5 Unforgettable Boomer Moments From Late Night Television

From Don Rickles’ hilarious stories about his friendship with Frank Sinatra to Jim Carrey’s American debut on The Tonight Show Starring Johnny Carson, these boomers left an unforgettable mark on late night television.

With all the scripted interviews and self-promotion on late night TV, it takes someone extraordinary to create a lasting impression that lingers on for years after their appearance.

Among those stars, are consummate performers like Don Rickles and Robin Williams, who couldn’t help but to entertain, seamlessly working their comedy into their interviews.

Here, 5 of the best boomer moments on late night television.

It’s a well-known fact that Betty White enjoys her vodka, so when she appeared on The Late Show with David Letterman the day after her 89th birthday, her host had a bottle of her favourite alcoholic beverage hiding behind the desk.

When Letterman asked her what she likes to do on her spare time, White unknowingly sets the stage for her surprise birthday drink.

“I like to do most anything, play with animals, mostly—and vodka’s kind of a hobby,” she said, before Letterman revealed her boozy gift.

Don Rickles introduced himself to Frank Sinatra during one of his stand-up shows in typical “Mr. Warmth” fashion…with an insult.

According to Rickles, his mother, Etta, was the one who arranged Sinatra’s attendance to the Miami show. She met with Sinatra’s mother and had her persuade the famous crooner to attend.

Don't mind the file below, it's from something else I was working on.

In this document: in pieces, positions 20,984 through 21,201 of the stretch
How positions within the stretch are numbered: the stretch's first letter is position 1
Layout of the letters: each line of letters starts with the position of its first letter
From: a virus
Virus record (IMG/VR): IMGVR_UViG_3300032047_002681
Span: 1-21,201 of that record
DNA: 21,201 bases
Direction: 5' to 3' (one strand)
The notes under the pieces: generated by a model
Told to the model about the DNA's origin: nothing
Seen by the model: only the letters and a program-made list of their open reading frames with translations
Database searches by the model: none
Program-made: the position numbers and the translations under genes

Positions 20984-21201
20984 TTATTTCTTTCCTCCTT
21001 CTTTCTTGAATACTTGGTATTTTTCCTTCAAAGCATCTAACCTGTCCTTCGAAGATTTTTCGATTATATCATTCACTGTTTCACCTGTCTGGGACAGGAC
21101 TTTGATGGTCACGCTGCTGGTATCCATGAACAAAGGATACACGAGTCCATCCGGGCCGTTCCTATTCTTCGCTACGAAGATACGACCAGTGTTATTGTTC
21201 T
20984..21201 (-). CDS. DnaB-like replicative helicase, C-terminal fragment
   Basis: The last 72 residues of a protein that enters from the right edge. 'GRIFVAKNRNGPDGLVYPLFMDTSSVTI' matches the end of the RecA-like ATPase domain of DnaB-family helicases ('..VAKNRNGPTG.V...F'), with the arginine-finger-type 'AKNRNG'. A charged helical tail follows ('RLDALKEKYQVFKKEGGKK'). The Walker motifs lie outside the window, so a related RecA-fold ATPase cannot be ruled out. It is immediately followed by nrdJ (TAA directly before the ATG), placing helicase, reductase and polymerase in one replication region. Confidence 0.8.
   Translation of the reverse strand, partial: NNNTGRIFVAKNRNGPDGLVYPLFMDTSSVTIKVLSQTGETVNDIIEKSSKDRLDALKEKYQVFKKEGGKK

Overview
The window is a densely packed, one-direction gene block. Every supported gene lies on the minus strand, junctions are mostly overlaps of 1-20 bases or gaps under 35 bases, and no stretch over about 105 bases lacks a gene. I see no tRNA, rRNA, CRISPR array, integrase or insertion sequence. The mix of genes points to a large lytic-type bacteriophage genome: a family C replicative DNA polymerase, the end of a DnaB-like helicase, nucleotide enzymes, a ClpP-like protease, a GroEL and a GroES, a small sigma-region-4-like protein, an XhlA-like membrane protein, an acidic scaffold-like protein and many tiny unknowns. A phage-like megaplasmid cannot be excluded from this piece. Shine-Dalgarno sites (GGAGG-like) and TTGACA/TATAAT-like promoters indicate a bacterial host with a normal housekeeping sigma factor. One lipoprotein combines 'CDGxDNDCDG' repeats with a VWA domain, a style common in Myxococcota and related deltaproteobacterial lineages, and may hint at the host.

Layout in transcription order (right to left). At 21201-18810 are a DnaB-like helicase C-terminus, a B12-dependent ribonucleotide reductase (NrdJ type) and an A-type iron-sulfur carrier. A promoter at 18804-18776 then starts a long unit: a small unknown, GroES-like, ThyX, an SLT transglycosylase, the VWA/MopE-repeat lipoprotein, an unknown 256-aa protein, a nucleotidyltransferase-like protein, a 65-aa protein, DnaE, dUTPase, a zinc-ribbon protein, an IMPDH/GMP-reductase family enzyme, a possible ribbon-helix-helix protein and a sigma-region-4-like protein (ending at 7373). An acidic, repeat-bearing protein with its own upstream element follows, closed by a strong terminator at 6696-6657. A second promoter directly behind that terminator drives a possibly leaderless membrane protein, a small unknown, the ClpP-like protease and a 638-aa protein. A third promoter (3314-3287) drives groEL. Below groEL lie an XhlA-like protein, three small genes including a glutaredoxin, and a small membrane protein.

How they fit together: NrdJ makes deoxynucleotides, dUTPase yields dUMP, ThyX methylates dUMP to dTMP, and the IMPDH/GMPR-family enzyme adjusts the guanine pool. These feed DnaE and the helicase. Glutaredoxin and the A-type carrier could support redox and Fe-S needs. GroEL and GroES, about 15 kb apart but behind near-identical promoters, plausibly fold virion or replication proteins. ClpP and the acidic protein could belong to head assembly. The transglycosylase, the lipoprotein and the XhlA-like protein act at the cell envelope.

At the time, Sinatra’s short and reportedly violent temper had been well documented, which Rickles used as comic fodder. “Hey, Frank, make yourself at home,” he said to the star who was surrounded by his entourage. “Hit somebody!”

From there, the two would form a close friendship making for some of the greatest anecdotes ever shared on late night television.

In 1983, Johnny Carson gave American audiences their first glimpse of Canadian comedian Jim Carrey, who’d made a name for himself as an exceptional impressionist.

After starting his set with an overly-jittery Elvis Presley, Carrey called on his seemingly pliable face for a series of silent celebrity impressions. The audiences amazement is palpable, as he replicates everything from Clint Eastwood’s signature squint to James Dean’s bravado.

Carrey—who says he was devastated after he wasn’t invited back to Carson’s couch after his performance—would make his return as a guest on the show in 1991 after his success on the hit sketch comedy series, In Living Color.

Few people in the world can chronicle the invention of golf quite like the late, great Robin Williams.

In this bit from the British late night show, Parkinson, Williams describes the peculiarity of the sport, channeling a drunken Scottish character who invented the game. Williams went on to use this joke throughout his stand-up career, but it was his delivery on Michael Parkinson’s show that remains the most iconic.